It’s time for the Ministry of Health to look at the root causes behind the violence and injuries that are taking place in the province’s hospitals that provide mental health care.
Given persons who are mentally ill are no more statistically inclined to be violent than anyone else, clearly something is changing in these settings to push reports of violent incidents upwards.
While the union is privy to statistics around injuries experienced by its own members, we do not see the parallel data around patient-on-patient violence. Why is it one can go on-line and look at the record of critical incidents at a long-term care home but not at a psychiatric hospital?
Sadly, workers being injured in such incidents barely make the news. Some believe that getting punched, spit at or slammed against a wall is part of the job (it shouldn’t be). Hospital managers and Ministry of Labour officials have shown little sympathy for workers suffering from post-traumatic stress disorder — surprising given where this is taking place.
Workers at these hospitals tell us repeatedly it’s just a matter of time before someone dies.
In fact, that time came this spring.
A 30-year-old schizophrenic patient at Hamilton St. Joseph’s Health Care was tragically beaten to death in May. Another patient subsequently pleaded guilty to manslaughter and was given an eight-year sentence.
Instead of prompting change, St. Joseph’s said they conducted a thorough assessment and concluded the event was unpredictable and therefore couldn’t have been prevented. That is at odds with the fact that the same review produced 11 recommendations from the incident, including a review of security.
This denial of responsibility may have more to do with the fact that the family of the deceased are now initiating their own legal action against the hospital.
Workers at St. Joseph’s had been warning of such an incident after a registered practical nurse at the hospital had been beaten beyond recognition two years earlier. CUPE issued a press release stating that the death was linked to overcrowding, understaffing and lack of security. They are now asking for a Coroner’s investigation.
At Ontario Shores Centre for Mental Health Sciences OPSEU’s complaints last year led to a lengthy investigation by the Ministry of Labour. In May, the labour ministry handed the hospital a lengthy list of orders intended to prevent workplace violence. Despite persistently high numbers of reported violent incidents and injuries, the Ministry of Labour decided not to prosecute the hospital under the Occupational Health and Safety Act.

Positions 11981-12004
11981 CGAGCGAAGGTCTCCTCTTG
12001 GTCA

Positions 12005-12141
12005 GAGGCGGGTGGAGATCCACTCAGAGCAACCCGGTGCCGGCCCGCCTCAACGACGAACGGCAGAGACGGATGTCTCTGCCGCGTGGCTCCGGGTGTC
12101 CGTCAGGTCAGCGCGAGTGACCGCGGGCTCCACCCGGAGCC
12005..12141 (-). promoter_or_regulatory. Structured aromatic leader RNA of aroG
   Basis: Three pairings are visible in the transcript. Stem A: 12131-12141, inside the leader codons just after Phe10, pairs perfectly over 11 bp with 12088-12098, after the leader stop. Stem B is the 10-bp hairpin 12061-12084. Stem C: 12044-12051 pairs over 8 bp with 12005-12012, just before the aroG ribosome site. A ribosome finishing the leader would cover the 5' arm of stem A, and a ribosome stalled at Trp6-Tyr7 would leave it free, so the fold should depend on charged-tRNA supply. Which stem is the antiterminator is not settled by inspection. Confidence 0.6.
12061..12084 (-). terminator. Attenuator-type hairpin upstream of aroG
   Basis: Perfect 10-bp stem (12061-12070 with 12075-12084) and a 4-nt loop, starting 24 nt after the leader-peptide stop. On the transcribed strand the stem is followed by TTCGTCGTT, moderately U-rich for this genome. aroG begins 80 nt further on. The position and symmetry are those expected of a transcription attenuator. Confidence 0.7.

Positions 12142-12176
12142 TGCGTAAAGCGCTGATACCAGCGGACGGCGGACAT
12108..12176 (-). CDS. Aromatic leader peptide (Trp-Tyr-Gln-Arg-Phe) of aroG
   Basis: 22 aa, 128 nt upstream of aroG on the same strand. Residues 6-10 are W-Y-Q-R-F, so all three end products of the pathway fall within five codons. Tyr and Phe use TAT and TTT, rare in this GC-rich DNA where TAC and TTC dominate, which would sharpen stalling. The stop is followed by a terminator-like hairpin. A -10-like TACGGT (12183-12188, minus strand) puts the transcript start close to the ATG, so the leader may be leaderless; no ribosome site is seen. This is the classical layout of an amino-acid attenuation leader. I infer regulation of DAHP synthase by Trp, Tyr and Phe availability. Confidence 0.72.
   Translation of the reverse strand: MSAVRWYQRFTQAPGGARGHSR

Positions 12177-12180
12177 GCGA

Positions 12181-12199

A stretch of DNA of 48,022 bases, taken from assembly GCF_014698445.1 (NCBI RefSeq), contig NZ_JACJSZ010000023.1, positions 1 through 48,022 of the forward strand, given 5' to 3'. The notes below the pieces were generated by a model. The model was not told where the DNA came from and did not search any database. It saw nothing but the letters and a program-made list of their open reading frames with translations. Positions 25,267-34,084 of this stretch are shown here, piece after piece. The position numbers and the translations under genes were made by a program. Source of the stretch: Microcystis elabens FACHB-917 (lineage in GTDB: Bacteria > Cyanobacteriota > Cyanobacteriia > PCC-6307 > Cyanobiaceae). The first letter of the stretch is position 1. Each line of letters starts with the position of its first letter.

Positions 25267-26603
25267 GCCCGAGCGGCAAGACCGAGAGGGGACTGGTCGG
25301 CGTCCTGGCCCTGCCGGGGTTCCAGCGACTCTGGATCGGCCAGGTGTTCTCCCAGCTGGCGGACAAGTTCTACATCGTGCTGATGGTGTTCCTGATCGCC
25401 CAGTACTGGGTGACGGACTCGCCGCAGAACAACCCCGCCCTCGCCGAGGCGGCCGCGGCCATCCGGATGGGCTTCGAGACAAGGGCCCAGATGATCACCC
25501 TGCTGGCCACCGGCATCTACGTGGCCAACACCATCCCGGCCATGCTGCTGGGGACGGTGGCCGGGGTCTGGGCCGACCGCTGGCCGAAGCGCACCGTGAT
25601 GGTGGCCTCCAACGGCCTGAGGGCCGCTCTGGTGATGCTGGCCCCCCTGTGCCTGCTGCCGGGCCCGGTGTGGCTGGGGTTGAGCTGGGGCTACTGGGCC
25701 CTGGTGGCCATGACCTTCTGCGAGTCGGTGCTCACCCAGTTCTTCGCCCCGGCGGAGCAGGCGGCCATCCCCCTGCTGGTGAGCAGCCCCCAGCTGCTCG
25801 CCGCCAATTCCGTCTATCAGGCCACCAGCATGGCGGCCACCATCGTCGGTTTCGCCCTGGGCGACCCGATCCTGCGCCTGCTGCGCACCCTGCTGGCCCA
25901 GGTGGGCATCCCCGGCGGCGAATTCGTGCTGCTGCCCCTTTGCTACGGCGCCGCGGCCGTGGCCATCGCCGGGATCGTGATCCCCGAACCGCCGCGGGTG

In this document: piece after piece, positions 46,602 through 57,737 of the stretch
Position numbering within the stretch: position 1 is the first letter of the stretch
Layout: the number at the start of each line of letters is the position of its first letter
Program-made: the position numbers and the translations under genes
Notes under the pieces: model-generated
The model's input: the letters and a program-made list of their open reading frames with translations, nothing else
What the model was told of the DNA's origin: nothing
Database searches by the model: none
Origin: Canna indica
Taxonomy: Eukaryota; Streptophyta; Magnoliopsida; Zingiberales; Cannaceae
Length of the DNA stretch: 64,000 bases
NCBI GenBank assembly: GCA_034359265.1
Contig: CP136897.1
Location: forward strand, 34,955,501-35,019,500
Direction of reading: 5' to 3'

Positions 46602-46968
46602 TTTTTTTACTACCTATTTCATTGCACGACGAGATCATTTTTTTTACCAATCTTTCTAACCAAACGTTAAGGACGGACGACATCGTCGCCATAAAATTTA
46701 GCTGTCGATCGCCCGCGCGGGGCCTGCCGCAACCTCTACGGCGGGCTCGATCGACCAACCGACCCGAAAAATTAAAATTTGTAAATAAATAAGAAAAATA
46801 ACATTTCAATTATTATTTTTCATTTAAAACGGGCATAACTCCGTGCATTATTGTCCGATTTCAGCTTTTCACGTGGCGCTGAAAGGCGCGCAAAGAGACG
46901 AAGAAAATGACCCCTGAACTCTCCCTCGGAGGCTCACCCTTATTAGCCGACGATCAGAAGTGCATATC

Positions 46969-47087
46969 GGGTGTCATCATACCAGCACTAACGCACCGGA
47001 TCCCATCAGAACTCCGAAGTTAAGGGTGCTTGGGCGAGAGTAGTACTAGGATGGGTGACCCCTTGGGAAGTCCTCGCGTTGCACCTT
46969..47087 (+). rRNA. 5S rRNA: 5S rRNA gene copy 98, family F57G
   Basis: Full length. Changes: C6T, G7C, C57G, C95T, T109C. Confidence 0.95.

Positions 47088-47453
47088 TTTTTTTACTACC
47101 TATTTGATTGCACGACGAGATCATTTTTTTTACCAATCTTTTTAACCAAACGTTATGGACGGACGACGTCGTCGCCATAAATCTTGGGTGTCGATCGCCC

If this was a factory and not a psychiatric hospital, the decision would have likely been very different.
Despite proceeding through a lengthy work plan resulting from these orders, some front line workers still feel betrayed. Many took time to speak to the Ministry investigator and were assured change would come.
Little appears to have changed on the units despite the orders. Incidents continued to pile up over the summer and look similar to last year’s terrible results. The Durham police also went public on the issue – noting earlier this month calls to Ontario Shores had added up to 438 hours of police time so far this year.
A member of the police services board has openly asked “who is running this place?”
If there is any hope, it is around the arrival of health and safety consultant Tim Savage to Ontario Shores. Savage has almost 30 years’ experience dealing with health and safety issues and is well-known within the sector. However, Savage’s scope to bring about change will be limited.
When the Ministry of Labour began its investigation at Ontario Shores we said the Ministry of Health should do the same. We heard of circumstances that may be adding fuel to the situation, including the loss of recreational and programming support at the hospital.
This year we heard similar stories coming out of Providence Care in Kingston. Like CUPE’s St. Joseph’s members, we were told that overcrowding and understaffing is creating a volatile situation inside. Late this summer we learned the hospital plans to lay off even more staff and cut beds that are badly needed. Nearly one in five workers will soon lose their jobs at the former Kingston Psychiatric Hospital.
Hospitals providing mental health services are under the same level of restraint as everyone else. That’s zero-base funding. While the major psychiatric hospitals finished last year fiscally in the black, that may not be the case at the end of March 2014. That will likely lead to more bed cuts.
Similarly, OPSEU members who work in the province’s long-term care homes are saying their facilities are not prepared for the downloading of patients from the psychiatric hospitals. They are experiencing similar levels of rising violence as a result.
The Ministry of Health needs to take a hard look at this situation. The focus on reduced use of physical and chemical restraints is laudable, but they also require alternative measures to keep staff and patients safe. Austerity may be also a contributing factor as fewer workers and cuts to programming can lead to a more volatile workplace. As fewer beds are made available, psychiatric hospitals may also be facing a concentration of much more acutely ill patients who simply cannot be cared for in the community.
There may be other factors at play.
That’s where the Ministry of Health should play a role. We know that looking upstream can yield tremendous benefits to the system. Instead the Ministry appears to accept the cost of the injuries, the lost time, the stress, and in at least one case now, the death of a patient.
Clearly we could be doing better for both patients and staff in these settings.